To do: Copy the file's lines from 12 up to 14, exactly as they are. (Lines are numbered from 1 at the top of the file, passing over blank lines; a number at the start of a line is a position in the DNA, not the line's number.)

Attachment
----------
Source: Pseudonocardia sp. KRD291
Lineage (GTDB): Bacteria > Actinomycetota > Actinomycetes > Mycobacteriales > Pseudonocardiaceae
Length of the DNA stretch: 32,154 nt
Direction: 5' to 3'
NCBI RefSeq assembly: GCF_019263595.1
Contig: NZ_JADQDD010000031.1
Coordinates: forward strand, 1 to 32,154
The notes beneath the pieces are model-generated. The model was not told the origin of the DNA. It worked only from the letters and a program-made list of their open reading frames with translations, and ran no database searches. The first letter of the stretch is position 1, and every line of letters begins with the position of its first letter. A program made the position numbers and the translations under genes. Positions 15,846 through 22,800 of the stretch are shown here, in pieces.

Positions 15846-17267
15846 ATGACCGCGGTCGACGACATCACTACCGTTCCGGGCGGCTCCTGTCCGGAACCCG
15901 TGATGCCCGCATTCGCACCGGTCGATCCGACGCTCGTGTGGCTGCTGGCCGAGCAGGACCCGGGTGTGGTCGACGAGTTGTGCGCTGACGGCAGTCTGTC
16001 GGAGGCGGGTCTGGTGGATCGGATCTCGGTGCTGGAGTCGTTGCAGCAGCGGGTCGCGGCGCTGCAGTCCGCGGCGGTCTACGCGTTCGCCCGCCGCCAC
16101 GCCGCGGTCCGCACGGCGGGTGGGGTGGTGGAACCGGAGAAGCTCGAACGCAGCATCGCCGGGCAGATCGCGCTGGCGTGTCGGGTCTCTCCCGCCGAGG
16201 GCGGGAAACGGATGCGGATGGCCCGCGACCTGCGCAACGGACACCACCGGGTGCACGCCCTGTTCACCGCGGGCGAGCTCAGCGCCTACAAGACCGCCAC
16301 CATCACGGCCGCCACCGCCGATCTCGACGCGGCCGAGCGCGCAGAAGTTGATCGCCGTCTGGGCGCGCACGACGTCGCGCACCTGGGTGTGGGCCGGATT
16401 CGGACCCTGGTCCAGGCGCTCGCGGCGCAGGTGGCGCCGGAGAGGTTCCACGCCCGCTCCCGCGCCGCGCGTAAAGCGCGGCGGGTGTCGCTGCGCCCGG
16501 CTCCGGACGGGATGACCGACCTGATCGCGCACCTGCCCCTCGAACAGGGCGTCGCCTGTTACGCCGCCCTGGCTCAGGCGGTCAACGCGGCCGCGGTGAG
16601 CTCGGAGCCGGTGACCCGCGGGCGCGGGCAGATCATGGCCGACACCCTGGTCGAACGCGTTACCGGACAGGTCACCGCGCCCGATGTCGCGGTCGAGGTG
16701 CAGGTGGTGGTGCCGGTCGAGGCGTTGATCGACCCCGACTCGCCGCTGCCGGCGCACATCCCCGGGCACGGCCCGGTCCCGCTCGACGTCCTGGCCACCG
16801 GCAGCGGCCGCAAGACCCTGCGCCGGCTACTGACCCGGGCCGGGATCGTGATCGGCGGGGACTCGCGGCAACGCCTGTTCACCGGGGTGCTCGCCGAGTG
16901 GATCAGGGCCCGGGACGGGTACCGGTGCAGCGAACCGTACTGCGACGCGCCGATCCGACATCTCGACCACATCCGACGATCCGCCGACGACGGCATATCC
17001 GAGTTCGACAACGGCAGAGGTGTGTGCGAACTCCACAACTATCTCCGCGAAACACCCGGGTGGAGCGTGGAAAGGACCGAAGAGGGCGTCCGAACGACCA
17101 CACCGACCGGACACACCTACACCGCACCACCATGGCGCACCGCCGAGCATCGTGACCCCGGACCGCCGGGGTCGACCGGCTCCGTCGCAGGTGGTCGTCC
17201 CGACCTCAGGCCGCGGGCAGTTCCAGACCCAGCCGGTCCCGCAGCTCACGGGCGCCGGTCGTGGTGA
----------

16001 GGAGGCGGGTCTGGTGGATCGGATCTCGGTGCTGGAGTCGTTGCAGCAGCGGGTCGCGGCGCTGCAGTCCGCGGCGGTCTACGCGTTCGCCCGCCGCCAC
16101 GCCGCGGTCCGCACGGCGGGTGGGGTGGTGGAACCGGAGAAGCTCGAACGCAGCATCGCCGGGCAGATCGCGCTGGCGTGTCGGGTCTCTCCCGCCGAGG
16201 GCGGGAAACGGATGCGGATGGCCCGCGACCTGCGCAACGGACACCACCGGGTGCACGCCCTGTTCACCGCGGGCGAGCTCAGCGCCTACAAGACCGCCAC